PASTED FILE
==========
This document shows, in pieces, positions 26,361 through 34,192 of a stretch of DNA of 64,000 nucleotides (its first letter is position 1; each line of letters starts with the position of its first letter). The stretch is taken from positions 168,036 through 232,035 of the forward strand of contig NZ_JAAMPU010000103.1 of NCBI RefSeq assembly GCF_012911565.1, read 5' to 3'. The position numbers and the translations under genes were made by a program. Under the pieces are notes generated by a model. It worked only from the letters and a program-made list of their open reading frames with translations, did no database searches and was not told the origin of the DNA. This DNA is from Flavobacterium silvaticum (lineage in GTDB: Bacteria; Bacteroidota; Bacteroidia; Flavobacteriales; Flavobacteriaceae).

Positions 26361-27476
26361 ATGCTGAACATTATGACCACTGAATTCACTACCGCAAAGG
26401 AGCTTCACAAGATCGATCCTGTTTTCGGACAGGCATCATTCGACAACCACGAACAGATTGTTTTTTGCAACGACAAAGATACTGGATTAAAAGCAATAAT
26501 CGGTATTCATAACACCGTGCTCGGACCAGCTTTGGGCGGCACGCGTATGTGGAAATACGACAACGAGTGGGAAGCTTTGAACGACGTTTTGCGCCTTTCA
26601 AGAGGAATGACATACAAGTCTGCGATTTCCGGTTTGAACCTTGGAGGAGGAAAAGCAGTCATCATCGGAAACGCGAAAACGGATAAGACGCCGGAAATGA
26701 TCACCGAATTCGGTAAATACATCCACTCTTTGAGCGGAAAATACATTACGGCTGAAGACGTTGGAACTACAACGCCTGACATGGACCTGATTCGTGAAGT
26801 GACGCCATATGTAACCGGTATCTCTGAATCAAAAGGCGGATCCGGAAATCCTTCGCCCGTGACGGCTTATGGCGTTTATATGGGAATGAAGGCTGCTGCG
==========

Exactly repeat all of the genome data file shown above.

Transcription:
This document shows, in pieces, positions 26,361 through 34,192 of a stretch of DNA of 64,000 nucleotides (its first letter is position 1; each line of letters starts with the position of its first letter). The stretch is taken from positions 168,036 through 232,035 of the forward strand of contig NZ_JAAMPU010000103.1 of NCBI RefSeq assembly GCF_012911565.1, read 5' to 3'. The position numbers and the translations under genes were made by a program. Under the pieces are notes generated by a model. It worked only from the letters and a program-made list of their open reading frames with translations, did no database searches and was not told the origin of the DNA. This DNA is from Flavobacterium silvaticum (lineage in GTDB: Bacteria; Bacteroidota; Bacteroidia; Flavobacteriales; Flavobacteriaceae).

Positions 26361-27476
26361 ATGCTGAACATTATGACCACTGAATTCACTACCGCAAAGG
26401 AGCTTCACAAGATCGATCCTGTTTTCGGACAGGCATCATTCGACAACCACGAACAGATTGTTTTTTGCAACGACAAAGATACTGGATTAAAAGCAATAAT
26501 CGGTATTCATAACACCGTGCTCGGACCAGCTTTGGGCGGCACGCGTATGTGGAAATACGACAACGAGTGGGAAGCTTTGAACGACGTTTTGCGCCTTTCA
26601 AGAGGAATGACATACAAGTCTGCGATTTCCGGTTTGAACCTTGGAGGAGGAAAAGCAGTCATCATCGGAAACGCGAAAACGGATAAGACGCCGGAAATGA
26701 TCACCGAATTCGGTAAATACATCCACTCTTTGAGCGGAAAATACATTACGGCTGAAGACGTTGGAACTACAACGCCTGACATGGACCTGATTCGTGAAGT
26801 GACGCCATATGTAACCGGTATCTCTGAATCAAAAGGCGGATCCGGAAATCCTTCGCCCGTGACGGCTTATGGCGTTTATATGGGAATGAAGGCTGCTGCG